Skip to main content

Patterns of spon1b:GFP expression during early zebrafish brain development



F-spondin is part of a group of evolutionarily conserved extracellular matrix proteins in vertebrates. It is highly expressed in the embryonic floor plate, and it can bind to the ECM and promote neuronal outgrowth. A characterization of F-spondin expression patterns in the adult zebrafish brain was previously reported by our group. However, given its importance during development, we aimed to obtain a detailed description of green fluorescent protein (GFP) expression driven by the spon1b promotor, in the developing zebrafish brain of the transgenic Tg(spon1b:GFP) line, using light sheet fluorescence microscopy (LSFM).


Images obtained in live embryos from 22 to 96 h post fertilization confirmed our earlier reports on the presence of spon1b:GFP expressing cells in the telencephalon and diencephalon (olfactory bulbs, habenula, optic tectum, nuclei of the medial longitudinal fasciculus), and revealed new spon1b:GFP populations in the pituitary anlage, dorso-rostral cluster, and ventro-rostral cluster. LSFM made it possible to follow the dynamics of cellular migration patterns during development.


spon1b:GFP larval expression patterns starts in early development in specific neuronal structures of the developing brain associated with sensory-motor modulation. LSFM evaluation of the transgenic Tg(spon1b:GFP) line provides an effective approach to characterize GFP expression patterns in vivo.


Spondins are a family of evolutionarily well-conserved extracellular matrix proteins characterized by the presence of thrombospondin domains. Studies of F-spondin have shown that this protein enhances neurite outgrowth, promotes nerve precursor differentiation [1] and acts as an adhesion and axon guidance molecule [2].

In zebrafish, spon1b is expressed in the forebrain, midbrain and hindbrain regions [3]. In our previous work [4] using the transgenic Tg(spon1b:GFP) line, we reported F-spondin expression in the brain and eye regions as early as 18 h post-fertilization (hpf); in particular, in the notochord, floorplate, and flexural organ, in neurons extending long neuronal tracks in the CNS, and in peripheral tissues with active patterning or proliferation throughout development. A general description of spon1b:GFP expression patterns in the transgenic Tg(spon1b:GFP) line was done both in zebrafish embryos and adults [4]. A detailed characterization of the GFP expression driven by the spon1b promotor in zebrafish embryos would further contribute to our understanding of the roles this protein plays during early vertebrate development.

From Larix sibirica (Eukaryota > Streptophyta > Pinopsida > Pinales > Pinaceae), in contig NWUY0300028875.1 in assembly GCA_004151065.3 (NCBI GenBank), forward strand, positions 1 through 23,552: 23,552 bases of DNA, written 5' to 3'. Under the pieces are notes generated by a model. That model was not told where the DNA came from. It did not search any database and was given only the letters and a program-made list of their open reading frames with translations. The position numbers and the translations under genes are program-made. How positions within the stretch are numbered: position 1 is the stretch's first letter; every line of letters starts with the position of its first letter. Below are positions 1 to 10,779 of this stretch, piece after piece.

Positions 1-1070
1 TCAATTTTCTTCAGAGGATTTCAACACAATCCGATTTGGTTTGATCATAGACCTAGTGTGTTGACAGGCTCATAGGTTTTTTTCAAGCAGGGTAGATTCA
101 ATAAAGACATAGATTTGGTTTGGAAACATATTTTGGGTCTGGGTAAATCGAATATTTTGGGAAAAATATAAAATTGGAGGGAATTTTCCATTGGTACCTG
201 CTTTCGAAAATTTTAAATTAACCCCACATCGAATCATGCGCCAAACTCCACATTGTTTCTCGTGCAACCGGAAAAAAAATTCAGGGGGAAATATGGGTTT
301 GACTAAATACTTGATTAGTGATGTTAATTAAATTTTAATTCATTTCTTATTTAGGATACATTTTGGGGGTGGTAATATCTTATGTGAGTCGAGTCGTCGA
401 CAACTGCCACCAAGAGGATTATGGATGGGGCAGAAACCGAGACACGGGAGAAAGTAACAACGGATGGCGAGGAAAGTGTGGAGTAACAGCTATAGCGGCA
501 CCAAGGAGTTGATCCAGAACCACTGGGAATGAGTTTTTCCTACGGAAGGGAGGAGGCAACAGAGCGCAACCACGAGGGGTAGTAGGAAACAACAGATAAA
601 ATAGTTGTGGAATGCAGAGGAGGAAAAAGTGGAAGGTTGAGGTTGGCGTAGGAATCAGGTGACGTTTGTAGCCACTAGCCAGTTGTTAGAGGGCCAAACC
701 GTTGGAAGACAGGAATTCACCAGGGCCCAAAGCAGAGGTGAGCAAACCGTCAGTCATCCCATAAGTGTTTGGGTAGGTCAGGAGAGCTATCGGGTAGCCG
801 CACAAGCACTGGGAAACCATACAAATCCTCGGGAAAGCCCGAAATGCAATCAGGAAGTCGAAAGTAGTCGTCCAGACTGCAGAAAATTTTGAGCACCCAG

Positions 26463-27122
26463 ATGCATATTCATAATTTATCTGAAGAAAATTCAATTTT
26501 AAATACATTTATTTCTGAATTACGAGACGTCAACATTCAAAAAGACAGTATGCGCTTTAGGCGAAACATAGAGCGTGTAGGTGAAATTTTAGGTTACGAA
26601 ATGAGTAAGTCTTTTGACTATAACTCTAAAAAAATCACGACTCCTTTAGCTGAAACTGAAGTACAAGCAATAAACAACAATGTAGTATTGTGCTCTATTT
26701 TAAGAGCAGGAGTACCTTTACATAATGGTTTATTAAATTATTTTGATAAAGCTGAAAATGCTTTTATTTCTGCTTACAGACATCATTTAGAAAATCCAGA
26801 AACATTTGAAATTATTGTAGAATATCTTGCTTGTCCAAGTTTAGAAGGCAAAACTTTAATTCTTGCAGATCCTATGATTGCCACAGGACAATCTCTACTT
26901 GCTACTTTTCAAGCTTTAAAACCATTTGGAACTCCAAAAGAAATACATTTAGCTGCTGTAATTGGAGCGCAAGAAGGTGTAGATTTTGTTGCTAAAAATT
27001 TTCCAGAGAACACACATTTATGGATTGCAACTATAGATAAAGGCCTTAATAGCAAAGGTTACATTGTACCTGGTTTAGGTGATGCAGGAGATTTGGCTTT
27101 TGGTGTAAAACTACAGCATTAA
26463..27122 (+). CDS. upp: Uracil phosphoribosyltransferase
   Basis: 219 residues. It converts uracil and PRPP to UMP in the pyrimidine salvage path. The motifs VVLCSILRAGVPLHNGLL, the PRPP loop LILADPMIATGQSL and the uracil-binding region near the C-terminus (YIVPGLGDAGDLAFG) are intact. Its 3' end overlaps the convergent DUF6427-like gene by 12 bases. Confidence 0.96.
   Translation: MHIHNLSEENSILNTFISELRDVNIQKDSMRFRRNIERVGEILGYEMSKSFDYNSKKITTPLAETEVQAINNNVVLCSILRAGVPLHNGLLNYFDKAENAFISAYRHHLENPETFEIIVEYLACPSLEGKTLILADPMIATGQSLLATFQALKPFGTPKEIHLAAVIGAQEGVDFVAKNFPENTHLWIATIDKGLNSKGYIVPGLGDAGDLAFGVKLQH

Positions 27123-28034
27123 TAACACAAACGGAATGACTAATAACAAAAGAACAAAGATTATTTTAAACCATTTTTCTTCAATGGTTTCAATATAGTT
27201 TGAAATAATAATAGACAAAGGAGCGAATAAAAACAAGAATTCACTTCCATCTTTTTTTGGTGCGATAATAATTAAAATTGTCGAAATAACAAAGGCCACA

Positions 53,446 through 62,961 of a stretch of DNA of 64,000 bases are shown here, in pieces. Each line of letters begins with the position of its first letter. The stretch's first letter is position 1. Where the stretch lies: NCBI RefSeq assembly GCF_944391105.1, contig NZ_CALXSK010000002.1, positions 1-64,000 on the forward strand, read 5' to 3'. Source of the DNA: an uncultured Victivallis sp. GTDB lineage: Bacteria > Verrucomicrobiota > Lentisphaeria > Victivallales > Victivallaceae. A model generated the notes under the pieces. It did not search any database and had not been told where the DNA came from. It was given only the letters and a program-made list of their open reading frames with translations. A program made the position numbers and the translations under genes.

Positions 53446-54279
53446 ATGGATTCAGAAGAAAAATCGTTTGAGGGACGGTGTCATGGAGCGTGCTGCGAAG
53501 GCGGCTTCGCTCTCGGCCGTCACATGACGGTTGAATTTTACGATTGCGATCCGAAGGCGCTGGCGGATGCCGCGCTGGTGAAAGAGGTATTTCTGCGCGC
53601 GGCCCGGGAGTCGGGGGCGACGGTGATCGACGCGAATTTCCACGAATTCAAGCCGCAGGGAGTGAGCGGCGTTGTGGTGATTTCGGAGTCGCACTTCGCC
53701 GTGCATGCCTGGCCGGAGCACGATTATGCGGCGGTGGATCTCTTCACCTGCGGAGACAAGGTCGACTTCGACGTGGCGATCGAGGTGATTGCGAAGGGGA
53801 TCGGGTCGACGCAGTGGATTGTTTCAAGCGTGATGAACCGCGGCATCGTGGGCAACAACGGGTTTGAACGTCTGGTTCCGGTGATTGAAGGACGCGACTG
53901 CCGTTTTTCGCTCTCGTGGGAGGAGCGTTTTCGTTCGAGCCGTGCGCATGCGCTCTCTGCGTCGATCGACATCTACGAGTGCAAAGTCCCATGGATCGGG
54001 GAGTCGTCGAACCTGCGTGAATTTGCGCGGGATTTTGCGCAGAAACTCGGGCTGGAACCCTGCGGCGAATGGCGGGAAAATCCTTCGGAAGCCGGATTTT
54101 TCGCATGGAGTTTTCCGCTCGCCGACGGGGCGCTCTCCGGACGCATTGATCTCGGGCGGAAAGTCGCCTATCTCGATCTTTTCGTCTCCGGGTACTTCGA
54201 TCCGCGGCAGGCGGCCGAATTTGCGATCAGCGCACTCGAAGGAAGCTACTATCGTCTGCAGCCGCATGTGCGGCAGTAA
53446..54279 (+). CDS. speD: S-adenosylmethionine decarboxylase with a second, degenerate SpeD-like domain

Light sheet fluorescence microscopy (LSFM) allows imaging individual embryos at high resolution in three dimensions over time due to reduced phototoxicity. We can resolve individual cells of single individuals over periods of 24 h using LSFM; thus, by monitoring fluorescence we were able to determine the initial expression and the dynamics of spon1b:GFP positive cells within each brain structure. We tracked GFP positive cell populations starting at 22 hpf, up until 4 days post-fertilization (dpf), and observed that GFP is initially expressed in specific clusters of cells in the dorsal and ventral portions of the developing telencephalon and diencephalon.

Main text

Results and discussion

spon1b:GFP expressing cell populations between 22 and 96 hpf

Cell populations expressing spon1b:GFP were monitored in the developing zebrafish brain of the transgenic Tg(spon1b:GFP) line starting at 22 hpf using LSFM. Between 22 and 24 hpf, spon1b:GFP expression is mainly observed in telencephalic and diencephalic regions, in four distinct populations identified here by roman numerals: I, II, III and IV (Fig. 1). Population I is the first identifiable cluster, surrounding the ventricle in a horseshoe pattern at the dorsal telencephalon (Fig. 1a).

Fig. 1
figure 1

spon1b:GFP expression in cell populations from 24 to 48 hpf in telencephalic and diencephalic regions. a Maximum intensity projection (MIP) of a 10 µm optical slice of GFP fluorescence (green) overlaid with a transmitted light image (gray) for anatomical reference. This MIP at the dorsal telencephalon shows population i. Olfactory placodes are circled for anatomical reference. Telencephalic ventricle is shown with a continuous white line. b MIP obtained from a 30 µm thick slice at the developing dorsal and ventral telencephalon and diencephalon, showing populations II, III and IV. Population II corresponds to the pituitary anlage (dashed line), identified adjacent to the ventral diencephalon using transmitted light images as anatomical reference. c Detail of the pituitary anlage enclosed in red in (b). Arrows outline the border of the pituitary anlage. d Cells in population III show a characteristic morphology along the neuroepithelium. The MIP of a 12 µm thick slice of cells in population III of a different individual shows prolongations along the developing neuroepithelium at 27 hpf (red arrows), but at the same approximate location as (b). White asterisks indicate eye position. e MIP obtained from a 60 µm slice showing the tips of axonal processes in the midline and commissure at the telencephalon from populations I–I*. f Detail of axonal processes and commissure (white arrow) enclosed in (e). g MIP obtained from a 75 µm slice at the dorsal diencephalon and tectum showing individual cells in newly identified population V (white arrowheads), and two bilateral clusters as VI (dashed circles). h MIP obtained from a 50 µm slice showing population I and IV (white arrowheads). i MIP obtained from a 90 µm slice showing populations II-IV. White arrowheads show cells from the olfactory system. Images from ai are frontal views. Schematic drawings of zebrafish embryos at the right show the approximate position of planes in ai